NZ Election 2020
October 15, 2020 9:45 PM   Subscribe

The 2020 New Zealand General Election will be held on Saturday 17 October. New Zealanders will also be voting in two referendums:
1) whether terminally ill people will have the option of assisted dying
2) whether the recreational use of cannabis should become legal.

The Government’s response to the Covid pandemic has proven to be the dominant factor in this election campaign. After a second outbreak of cases in August, community transmission has again been eliminated for now with only imported cases captured by a 2 week border quarantine persisting. Auckland joined the rest of New Zealand at Alert Level 1 (the lowest Covid alert level) at 11:59pm on Wednesday 7 October.

What's going to happen in the election?

A Labour Government, perhaps with support from the Green Party, is the likely result if the polls are to be believed.

What about the Referendums?

A late poll suggests yes to Assisted Dying and no to legalisation of cannabis use.

When will we know?
Over half of New Zealanders have already had their say by advanced voting. These advance votes begin to be counted at 9am on election day. Polls close at 7pm on election night and general election counts will start arriving shortly thereafter. However, preliminary referendum results will only be revealed on Friday October 30. Official results for both the general election and the referendums will be announced on Friday November 6.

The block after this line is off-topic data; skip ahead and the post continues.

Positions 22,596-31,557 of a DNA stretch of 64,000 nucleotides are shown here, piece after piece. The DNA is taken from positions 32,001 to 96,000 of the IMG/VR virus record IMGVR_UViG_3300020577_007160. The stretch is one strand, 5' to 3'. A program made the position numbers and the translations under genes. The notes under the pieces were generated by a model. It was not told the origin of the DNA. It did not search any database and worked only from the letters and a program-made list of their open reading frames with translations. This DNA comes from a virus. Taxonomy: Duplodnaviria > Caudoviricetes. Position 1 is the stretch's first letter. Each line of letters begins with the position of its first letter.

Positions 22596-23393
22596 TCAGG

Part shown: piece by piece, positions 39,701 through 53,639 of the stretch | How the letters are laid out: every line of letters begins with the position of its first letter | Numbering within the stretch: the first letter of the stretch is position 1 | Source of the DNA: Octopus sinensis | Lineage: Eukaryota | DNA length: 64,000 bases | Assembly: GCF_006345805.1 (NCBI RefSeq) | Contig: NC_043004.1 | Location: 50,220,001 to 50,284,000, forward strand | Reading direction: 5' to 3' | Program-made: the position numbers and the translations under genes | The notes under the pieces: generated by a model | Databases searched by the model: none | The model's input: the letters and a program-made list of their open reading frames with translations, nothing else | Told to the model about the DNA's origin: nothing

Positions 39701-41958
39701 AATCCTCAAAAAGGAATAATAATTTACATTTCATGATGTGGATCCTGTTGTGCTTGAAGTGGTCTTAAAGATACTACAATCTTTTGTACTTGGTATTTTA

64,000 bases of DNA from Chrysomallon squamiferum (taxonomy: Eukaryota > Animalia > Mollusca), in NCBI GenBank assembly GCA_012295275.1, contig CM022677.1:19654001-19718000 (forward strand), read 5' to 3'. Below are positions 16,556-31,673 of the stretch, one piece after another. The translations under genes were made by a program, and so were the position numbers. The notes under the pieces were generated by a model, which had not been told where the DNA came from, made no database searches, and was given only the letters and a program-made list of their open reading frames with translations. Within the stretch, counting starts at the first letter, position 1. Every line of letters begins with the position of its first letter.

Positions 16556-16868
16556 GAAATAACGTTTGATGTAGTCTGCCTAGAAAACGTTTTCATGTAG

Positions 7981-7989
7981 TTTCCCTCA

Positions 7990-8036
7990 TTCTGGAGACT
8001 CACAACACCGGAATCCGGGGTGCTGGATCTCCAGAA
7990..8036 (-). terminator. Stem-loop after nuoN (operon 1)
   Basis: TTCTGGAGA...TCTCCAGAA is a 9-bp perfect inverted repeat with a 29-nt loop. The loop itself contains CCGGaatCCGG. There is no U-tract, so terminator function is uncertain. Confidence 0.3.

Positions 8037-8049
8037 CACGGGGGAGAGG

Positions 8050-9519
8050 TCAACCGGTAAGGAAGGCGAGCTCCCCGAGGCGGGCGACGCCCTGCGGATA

Find the Official Election Results here
posted by Start with Dessert (83 comments total) 12 users marked this as a favorite
Dangit I've been meaning to post this video, featuring the Electoral Commission's mascot in an unusual role.

(I feel there's a whole post to be made about the Orange Guy but meh, 2020 has got to me.)
posted by i_am_joe's_spleen at 10:20 PM on October 15 [9 favorites]

Commenting from a cannabis legal state...

It's not a huge deal. Come on NZ.
posted by Windopaene at 10:24 PM on October 15 [9 favorites]

Incidentally I think it tells you a lot about NZ that I just played that video for my partner, who hadn't seen it, and after laughing her head off, she asked "is that official?!"
posted by i_am_joe's_spleen at 10:27 PM on October 15 [2 favorites]

Windopaene: the "No" vote campaign got an early start, and seems to have benefited from a truckload of money from overseas sources including Scientology front groups. By contrast the "Yes" campaign was late to the party. It's a damned shame. Fingers crossed it squeaks through.
posted by i_am_joe's_spleen at 10:34 PM on October 15 [2 favorites]

Dangit I've been meaning to post this video, featuring the Electoral Commission's mascot in an unusual role.

Cool video, but I couldn't help thinking that the electoral material looked a bit soggy, as if the house was damp and uninsulated.
posted by Joe in Australia at 11:07 PM on October 15 [11 favorites]

It's not a huge deal. Come on NZ.

Well, hold on, is it being legalized correctly? I know in Canada there's only a few, large scale commercial growers. It seems like it echoes post-prohibition alcohol which is another heavily regulated industry where only a few players with political and fiscal capital were able to successfully setup a market. Highly regulated markets create highly concentrated industries. How long were the only beers readily available in the US Miller and Budweiser?

I see no reason it shouldn't be regulated like tomatoes or other plants. Limiting people to an arbitrary one or two plants creates perverse incentives.